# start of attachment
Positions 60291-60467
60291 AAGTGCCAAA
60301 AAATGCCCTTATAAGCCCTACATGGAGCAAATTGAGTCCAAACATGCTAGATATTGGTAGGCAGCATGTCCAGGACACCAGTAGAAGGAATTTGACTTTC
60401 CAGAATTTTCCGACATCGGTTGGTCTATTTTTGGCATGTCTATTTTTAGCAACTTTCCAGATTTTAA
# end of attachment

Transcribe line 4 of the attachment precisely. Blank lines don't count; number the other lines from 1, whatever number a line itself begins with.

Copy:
60401 CAGAATTTTCCGACATCGGTTGGTCTATTTTTGGCATGTCTATTTTTAGCAACTTTCCAGATTTTAA